Ex-criminal Jacob Sternwood is forced to return to London when his son is involved in a heist gone wrong. This gives his nemesis, detective Max Lewinsky, one last chance to catch the man he's always been after.
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A fine art auctioneer mixed up with a gang joins forces with a hypnotherapist to recover a lost painting. As boundaries between desire, reality and hypnotic suggestion begin to blur the stakes rise faster than anyone could have anticipated. Written by
Filmed during a break in Danny Boyle's two-year preparation schedule for the opening and closing ceremonies of the 2012 Summer Olympics in London. The film was edited after the Olympics wrapped. See more »
Diesel will not ignite when a heat source is applied, like a gunshot causing a spark. See more »
[auctioneer is barking prices]
There is a painting, it's by Rembrandt. 'Storm On The Sea Of Galilee', it's called, and he's in it. Old Rembrandt, he's in the painting. He's in there, right in the middle of the storm, looking straight at you. But... you can't see him. And the reason you can't see him is because the painting has been stolen.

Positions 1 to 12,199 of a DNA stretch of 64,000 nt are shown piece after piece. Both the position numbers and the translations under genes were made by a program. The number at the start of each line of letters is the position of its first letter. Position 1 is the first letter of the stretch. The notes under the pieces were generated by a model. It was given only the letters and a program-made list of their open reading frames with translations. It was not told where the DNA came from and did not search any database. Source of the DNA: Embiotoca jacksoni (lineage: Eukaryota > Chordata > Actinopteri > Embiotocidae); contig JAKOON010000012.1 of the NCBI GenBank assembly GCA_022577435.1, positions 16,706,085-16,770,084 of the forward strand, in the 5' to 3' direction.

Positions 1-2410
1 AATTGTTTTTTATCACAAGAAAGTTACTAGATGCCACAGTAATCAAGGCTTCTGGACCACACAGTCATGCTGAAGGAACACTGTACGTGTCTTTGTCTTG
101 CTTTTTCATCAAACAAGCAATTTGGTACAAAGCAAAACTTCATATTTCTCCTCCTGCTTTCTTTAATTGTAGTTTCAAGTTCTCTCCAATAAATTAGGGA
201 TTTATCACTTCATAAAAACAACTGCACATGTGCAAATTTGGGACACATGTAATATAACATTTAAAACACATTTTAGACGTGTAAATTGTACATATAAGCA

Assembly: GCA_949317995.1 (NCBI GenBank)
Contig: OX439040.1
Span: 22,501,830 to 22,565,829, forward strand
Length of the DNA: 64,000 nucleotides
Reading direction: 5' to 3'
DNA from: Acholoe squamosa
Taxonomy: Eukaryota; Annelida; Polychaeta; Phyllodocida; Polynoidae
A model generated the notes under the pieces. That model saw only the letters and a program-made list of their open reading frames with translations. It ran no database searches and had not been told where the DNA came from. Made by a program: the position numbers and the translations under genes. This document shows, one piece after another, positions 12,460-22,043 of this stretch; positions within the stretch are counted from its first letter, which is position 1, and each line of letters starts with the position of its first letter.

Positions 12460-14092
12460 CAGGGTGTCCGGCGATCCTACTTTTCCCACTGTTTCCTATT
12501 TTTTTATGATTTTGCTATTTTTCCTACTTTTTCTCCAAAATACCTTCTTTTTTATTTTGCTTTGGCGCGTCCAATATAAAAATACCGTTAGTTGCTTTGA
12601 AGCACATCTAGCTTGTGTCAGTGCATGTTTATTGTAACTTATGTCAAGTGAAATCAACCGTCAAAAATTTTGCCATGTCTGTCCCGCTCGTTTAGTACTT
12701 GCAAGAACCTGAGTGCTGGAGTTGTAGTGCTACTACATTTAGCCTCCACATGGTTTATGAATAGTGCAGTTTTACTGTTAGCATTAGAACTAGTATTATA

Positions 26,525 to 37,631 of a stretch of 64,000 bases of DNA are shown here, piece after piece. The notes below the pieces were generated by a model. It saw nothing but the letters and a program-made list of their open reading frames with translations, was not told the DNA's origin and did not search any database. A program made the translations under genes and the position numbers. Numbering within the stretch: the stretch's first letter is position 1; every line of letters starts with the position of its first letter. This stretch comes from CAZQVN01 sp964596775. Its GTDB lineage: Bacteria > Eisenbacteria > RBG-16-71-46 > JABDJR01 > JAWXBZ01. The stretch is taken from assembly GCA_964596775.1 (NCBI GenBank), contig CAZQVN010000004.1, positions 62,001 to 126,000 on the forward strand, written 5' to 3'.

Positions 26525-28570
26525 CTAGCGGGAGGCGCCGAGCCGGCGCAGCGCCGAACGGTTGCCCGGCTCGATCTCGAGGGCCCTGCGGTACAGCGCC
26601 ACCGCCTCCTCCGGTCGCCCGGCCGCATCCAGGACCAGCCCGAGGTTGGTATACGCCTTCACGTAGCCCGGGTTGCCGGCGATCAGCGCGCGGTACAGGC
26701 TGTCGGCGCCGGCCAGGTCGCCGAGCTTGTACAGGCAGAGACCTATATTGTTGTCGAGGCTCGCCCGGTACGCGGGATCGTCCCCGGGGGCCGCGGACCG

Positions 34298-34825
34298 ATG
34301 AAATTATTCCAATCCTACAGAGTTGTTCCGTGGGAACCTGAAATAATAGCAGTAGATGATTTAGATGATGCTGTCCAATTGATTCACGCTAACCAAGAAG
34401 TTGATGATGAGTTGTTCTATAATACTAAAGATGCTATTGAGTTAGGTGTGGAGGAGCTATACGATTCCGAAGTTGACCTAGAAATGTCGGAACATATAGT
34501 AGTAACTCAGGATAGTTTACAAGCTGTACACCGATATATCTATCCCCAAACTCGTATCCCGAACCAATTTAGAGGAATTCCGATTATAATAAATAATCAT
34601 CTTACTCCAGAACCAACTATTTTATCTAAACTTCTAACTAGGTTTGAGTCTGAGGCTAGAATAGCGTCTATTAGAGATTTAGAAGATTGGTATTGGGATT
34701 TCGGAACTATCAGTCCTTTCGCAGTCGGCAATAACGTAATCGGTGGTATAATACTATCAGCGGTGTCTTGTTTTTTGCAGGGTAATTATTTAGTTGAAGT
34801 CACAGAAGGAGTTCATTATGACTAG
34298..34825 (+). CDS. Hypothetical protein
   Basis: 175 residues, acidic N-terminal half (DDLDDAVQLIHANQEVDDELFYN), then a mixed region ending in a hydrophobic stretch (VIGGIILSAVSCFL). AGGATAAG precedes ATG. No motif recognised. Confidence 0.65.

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If you're a Boyle fan lower your expectations a little.
James Mcavoy is back on form after the dismal Welcome To The Punch. He is Simon who works for a fine art auction house, where one of his duties is to whisk away to a deep vault the most valuable artwork in the event of any attempted robbery. Of course their is a robbery, masterminded by Franck played by Vincent Cassels, the only problem is he has stolen a picture frame but no canvas. Simon is hit on the head during the robbery causing amnesia and cannot remember what happened to the canvas. Franck isn't too chuffed about this so employs Elizabeth - Rosario Dawson a hypnotist to delve into Simon's mind to find where he may have secreted the artwork.
For at least the first half I was gripped by the plot and characters plus Boyles camera work is spot on as always. I did however feel completely puzzled at one point when the plot seemed to zig-zag a bit too much and I began to wonder whether I had lost concentration. I wasn't being dim however because at this point one of the characters explains (in flashback) what's going on.
Although an adequate enough watch this was for me a below par Boyle movie. But I suppose with a back catalogue including two of my top ten films he can be excused for not 'hitting a coconut every time'. Overall I was not disappointed to have caught the bus to view this and neither should you be. If you are a Boyle fan just lower your expectations a little.
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